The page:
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ClareU posted a topic in Financial Advice: Ask VistaHI, I am hoping someone can please give me some guidance and answer a few questions regarding taking a lump sum in the UK and declaring the tax in the UK and AU. I am a duel British/Australian citizen living in Australia since 2002. Having turned 60 I have a UK PP in the amount of 18,000 GBP to access. The money is only available as a lump sum or as an annuity so I want to take the full amount. I know that the first 25% of the value of the fund is tax free so I should receive 4,500 before being taxed. I am told that the remaining 75% will be taxed at 40% so that would leave me with an additional 8,100 GBP. I am assuming I declare this amount but converted in AU $ on my tax return, so around $22,000. My first question is: can I deduct from this, the amount that was in the fund before I became resident in Australia? My next questions are: Once I receive the funds, do I apply to HMRC for a tax rebate on the basis that I should have been taxed on a lower income threshold? And also, if I then receive a rebate do I also declare that on my Australian tax return? Finally, can I offset all the tax I end up paying in the UK? I have not earned an income either here or in the UK for the last couple of years. Hope this is laid out clearly enough to make sense, I am finding it pretty confusing! Many thanks for any assistance you can provide!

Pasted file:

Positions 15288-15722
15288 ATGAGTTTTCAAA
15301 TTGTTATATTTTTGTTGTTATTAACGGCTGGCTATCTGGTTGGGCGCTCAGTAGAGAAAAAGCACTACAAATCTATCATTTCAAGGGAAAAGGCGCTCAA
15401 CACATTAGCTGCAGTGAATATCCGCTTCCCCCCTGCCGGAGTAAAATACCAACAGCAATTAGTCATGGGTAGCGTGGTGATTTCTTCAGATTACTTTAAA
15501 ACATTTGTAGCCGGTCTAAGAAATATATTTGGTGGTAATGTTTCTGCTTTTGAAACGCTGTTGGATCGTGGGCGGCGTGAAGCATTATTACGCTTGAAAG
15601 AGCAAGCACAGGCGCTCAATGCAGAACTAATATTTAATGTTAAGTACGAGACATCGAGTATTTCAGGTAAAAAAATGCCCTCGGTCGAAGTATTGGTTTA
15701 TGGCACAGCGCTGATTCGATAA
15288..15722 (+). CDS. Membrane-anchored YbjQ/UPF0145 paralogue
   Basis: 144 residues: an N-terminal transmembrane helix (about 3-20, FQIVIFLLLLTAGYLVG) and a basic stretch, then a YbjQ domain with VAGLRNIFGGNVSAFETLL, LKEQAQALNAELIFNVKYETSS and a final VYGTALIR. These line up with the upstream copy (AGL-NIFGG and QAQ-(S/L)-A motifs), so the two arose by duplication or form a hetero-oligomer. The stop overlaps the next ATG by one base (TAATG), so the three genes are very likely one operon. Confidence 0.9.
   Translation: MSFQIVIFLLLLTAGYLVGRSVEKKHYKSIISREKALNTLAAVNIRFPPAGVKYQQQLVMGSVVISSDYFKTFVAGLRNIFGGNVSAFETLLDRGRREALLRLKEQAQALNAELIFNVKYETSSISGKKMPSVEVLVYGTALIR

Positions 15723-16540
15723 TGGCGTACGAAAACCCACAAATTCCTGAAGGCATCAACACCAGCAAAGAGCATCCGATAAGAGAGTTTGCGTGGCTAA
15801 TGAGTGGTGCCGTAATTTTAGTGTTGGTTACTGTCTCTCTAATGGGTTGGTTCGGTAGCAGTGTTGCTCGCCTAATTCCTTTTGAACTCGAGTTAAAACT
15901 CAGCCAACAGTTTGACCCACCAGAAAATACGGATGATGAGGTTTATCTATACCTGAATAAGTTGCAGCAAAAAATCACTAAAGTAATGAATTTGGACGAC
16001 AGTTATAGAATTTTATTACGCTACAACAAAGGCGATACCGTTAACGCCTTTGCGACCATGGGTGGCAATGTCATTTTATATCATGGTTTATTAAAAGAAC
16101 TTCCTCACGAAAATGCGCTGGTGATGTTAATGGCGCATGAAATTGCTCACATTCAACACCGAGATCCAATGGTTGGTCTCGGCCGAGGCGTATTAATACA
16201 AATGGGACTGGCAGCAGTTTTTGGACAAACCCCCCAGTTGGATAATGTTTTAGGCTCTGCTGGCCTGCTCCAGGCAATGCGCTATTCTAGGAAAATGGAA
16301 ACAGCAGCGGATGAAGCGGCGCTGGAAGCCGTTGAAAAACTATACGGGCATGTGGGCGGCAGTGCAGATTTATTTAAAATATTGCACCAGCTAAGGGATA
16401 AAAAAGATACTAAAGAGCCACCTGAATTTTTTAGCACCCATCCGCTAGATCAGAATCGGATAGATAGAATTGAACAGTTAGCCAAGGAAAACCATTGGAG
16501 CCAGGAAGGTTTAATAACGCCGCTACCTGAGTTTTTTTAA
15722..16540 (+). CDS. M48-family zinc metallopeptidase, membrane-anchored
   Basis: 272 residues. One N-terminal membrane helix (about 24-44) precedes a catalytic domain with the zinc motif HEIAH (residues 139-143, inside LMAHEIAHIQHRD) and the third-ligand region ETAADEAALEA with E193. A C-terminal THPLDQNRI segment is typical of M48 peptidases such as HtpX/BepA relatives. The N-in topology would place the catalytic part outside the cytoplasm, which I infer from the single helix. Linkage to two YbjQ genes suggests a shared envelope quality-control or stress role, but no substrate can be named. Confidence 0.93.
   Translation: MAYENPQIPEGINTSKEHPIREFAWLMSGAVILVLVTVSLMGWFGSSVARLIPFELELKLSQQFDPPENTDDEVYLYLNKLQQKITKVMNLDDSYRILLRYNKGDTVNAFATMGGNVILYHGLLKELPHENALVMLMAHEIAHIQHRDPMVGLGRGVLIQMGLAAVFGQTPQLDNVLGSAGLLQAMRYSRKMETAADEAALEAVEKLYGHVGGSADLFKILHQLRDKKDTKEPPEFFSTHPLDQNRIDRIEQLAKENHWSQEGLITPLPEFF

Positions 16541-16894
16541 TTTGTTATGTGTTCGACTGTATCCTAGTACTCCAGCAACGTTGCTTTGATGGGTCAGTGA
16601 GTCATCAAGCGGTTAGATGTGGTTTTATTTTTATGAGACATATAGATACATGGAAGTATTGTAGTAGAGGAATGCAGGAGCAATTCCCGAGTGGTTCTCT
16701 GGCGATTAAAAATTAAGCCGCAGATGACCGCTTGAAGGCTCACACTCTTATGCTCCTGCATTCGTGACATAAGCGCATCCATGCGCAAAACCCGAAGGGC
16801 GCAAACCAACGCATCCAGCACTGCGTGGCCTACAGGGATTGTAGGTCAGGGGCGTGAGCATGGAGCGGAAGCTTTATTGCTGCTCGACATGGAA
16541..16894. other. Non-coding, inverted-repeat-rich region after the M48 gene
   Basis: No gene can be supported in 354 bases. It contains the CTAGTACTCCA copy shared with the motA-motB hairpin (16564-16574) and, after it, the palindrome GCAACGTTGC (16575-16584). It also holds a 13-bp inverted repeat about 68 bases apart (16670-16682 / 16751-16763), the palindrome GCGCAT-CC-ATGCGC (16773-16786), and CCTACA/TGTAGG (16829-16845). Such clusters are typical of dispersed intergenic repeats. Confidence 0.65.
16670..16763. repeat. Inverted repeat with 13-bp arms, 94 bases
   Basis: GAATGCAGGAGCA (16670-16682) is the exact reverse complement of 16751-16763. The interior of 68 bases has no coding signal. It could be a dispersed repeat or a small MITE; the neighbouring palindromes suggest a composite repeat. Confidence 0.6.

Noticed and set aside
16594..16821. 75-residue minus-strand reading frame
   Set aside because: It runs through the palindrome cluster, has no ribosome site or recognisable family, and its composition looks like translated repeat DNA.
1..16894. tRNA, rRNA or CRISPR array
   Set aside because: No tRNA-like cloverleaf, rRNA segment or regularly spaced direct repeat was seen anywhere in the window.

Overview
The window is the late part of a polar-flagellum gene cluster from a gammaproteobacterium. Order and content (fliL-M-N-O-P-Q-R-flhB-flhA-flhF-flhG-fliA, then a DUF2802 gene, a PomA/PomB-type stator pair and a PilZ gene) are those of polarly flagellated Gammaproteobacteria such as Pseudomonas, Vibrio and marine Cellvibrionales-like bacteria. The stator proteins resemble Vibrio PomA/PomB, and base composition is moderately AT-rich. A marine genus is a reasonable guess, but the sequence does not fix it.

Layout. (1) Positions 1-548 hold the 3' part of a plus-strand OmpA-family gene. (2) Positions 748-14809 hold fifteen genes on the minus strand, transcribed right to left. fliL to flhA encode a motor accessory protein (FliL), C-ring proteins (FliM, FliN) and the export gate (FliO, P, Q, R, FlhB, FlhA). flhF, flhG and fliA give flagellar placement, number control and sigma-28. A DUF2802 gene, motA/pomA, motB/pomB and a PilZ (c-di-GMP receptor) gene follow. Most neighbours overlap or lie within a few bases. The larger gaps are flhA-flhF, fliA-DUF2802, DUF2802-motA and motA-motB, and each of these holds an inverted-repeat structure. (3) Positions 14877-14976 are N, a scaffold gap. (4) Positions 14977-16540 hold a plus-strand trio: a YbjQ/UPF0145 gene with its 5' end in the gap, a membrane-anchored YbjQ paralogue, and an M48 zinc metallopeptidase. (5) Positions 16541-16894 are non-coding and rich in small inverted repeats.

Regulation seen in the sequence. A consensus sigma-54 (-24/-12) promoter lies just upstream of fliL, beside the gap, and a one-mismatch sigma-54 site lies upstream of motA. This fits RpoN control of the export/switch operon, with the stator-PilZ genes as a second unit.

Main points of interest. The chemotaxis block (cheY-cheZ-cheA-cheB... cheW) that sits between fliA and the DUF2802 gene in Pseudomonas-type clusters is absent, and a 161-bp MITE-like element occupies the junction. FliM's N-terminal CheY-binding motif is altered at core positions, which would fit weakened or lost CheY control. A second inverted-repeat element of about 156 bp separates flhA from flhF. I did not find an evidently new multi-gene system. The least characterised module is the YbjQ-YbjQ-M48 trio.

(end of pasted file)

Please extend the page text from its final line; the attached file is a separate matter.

I thought I'd have a bit of a rant, and then divert into a question. I've engaged accountants a couple of times regarding our moves to and from Australia and the UK. We generally engage on the basis of helping us with our tax return, although I've also asked for tax advice and planning as well. What I've found, is that those I've engaged have been very happy to offer bookkeeping and filing, but less forthcoming on advice or tax efficiency. A great example is my current predicament, where I engaged a medium-sized reputable AU-UK-NZ accountant for advice on liability on moving back to the UK, and then for helping with the CGT liability of selling our long-held family house in the UK once we moved back into it. This accountancy helped me work through a few scenarios of what our tax liability would be in Australia on whether we sold up in the UK, or moved back on a sabbatical, or moved back permanently. We made a decision to move back for a few years, informed by that advice. Now that we're back, we asked them to help calculate the CGT due on the sale of our primary home; a home I didn't sell while we were away, as I didn't want to get into the complications of multiple home ownership and all the CGT issues that it would entail. They did so, and told us we would have a UK tax liability of around 2.5% of the house value, based on all the various PRR calculations, time in vs away, shared ownership, etc. I asked them whether changing the ownership balance to equal with my wife (who's not working) might reduce the CGT liability, and they went away and calculated that it would save around 0.3% - which is still a good few nice meals out! It was something we had intended doing anyway (so not purely for tax reasons), so we did that before selling. I then did a bit more reading, and came back to ask them whether we might be exempt from CGT entirely, since we had moved to AU for work, and come back after I was made redundant from that job. They replied quoting TCGA92/S223, and said that yes, probably, it seems like I could be exempt. So why didn't they bloody tell me? When I came to them for advice whilst still in Australia, why didn't they inform me that if I took the scenario of moving back to the UK into my primary family home, I might be able to negate the issue of CGT in both AU and the UK? And then when I engaged them again when back in the UK, why didn't they even think to ask whether I met the conditions that might qualify for full relief - or, of course, suggest that, since they had all that information from the previous engagement? Of course, I'm not asking here for help on this specific issue, but there is a more general question behind it. How do I engage an accountant to represent my interests, rather than as a simple bookkeeper? I have a friend from the US who has the even more tricky situation of being taxed at home on his worldwide gains, and when I asked how he managed it, he said he had a 'good accountant' who helped him mitigate the liability. That's what I'm looking for, but how do I find it? Is it a question of asking for "tax planning" rather than expecting it as part of the tax return, and paying for that service. Is it that it's only high-net-worth individuals and small businesses who can get that kind of service? Or is it just a question of finding "the right accountant"? I'm planning to come back next year and am currently planning for that, so I'd appreciate any inputs as to how everyone else manages it! Thanks, D